[Forum on Common Ground, tape 8]
Original Airdate: 9/28/1985
Item Type: newstape - original footage
Go to full description for this item.
Description : Abstract
Steve Pearlstein (journalist) speaks at a Town Meeting on Race and Class at the John F. Kennedy Library. The meeting is held in honor of the release of J. Anthony Lukas' novel, Common Ground. The novel is about the busing crisis in Boston. Pearlstein sums up the issues discusses at the forum. Dr. Laval Wilson (Superintendent, Boston Public Schools) addresses the audience. Wilson says that issues of race and class can be mediated through the public schools. He adds that public education is a means of upward mobility for poor students. Wilson says that the city of Boston must commit itself to providing quality education in the schools. He says that parents, institutions of higher education, the business community, and social agencies need to join him in the effort to improve the Boston Public Schools. John Cullinane (Chairman, John F. Kennedy Library Foundation) gives closing remarks and ends the meeting. Panelists at the meeting include Jack Beatty (Senior Editor, Atlantic Monthly), Thomas Brown (Professor, University of Massachusetts), Marie Clarke (parent and member of the Home and School Association), Moe Gillen (Charlestown community activist), Father Michael Groden (Archdiocese of Boston), Robert Kiley (former Deputy Mayor of Boston), Theodore Landsmark (attorney), Sandra Lynch (former general counsel to the State Department of Education), Kim Marshall (Director of Curriuculum, Boston Public Schools), Reverend Charles Stith (Union United Methodist Church) and Thomas Winship (former editor, Boston Globe). Tape 8 of 8.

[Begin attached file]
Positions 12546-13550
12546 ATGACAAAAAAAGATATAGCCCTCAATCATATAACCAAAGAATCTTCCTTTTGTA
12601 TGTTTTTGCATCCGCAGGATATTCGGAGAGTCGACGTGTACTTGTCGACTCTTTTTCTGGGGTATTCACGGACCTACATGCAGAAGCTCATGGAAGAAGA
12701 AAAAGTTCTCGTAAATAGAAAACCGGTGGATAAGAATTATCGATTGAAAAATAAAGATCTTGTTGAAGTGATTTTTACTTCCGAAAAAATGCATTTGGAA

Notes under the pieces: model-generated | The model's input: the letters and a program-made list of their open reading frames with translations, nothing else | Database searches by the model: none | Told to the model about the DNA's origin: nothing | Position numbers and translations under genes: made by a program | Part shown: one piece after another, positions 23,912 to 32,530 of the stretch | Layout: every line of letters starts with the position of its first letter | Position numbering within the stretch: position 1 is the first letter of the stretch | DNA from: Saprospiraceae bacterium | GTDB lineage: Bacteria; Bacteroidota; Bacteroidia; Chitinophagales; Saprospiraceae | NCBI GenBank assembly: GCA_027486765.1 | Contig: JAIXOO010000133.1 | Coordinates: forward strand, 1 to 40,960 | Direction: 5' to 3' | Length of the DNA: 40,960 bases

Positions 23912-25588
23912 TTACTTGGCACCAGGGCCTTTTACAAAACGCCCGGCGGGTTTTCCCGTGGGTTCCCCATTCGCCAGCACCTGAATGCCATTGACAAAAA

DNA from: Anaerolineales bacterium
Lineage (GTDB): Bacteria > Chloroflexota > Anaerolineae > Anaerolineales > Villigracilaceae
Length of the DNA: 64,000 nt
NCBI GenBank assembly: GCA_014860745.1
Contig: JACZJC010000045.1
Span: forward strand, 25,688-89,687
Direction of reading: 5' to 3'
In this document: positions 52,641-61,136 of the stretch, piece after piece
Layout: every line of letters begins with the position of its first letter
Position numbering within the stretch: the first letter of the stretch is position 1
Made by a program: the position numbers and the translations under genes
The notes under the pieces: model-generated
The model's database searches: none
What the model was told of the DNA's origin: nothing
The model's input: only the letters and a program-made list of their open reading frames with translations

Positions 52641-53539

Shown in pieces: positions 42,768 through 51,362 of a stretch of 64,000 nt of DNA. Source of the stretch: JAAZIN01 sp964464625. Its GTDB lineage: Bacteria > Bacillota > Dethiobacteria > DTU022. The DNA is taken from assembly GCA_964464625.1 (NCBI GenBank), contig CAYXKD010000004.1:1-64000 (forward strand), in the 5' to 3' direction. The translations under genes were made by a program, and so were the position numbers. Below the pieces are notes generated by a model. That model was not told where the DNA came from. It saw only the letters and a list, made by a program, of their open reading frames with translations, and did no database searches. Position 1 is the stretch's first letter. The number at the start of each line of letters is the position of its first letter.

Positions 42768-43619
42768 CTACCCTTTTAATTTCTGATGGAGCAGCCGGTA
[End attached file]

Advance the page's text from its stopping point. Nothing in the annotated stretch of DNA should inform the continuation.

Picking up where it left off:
Subject : Keywords
Busing for school integration - General
Subject : Personal Names
Lukas, J. Anthony
Wilson, Dr. Laval
Type : Genre
News - Unedited
|Browse Clips by:
Subject | Personal Name | Corporate Name
Geographic Location | Video Clip
About the Collection:
History | Arrangement | Scope + Content | Access Tools
The Ten O'Clock News Home | WGBH
The Ten O'Clock News Project is a production of the WGBH Archives.
©2003 WGBH Educational Foundation.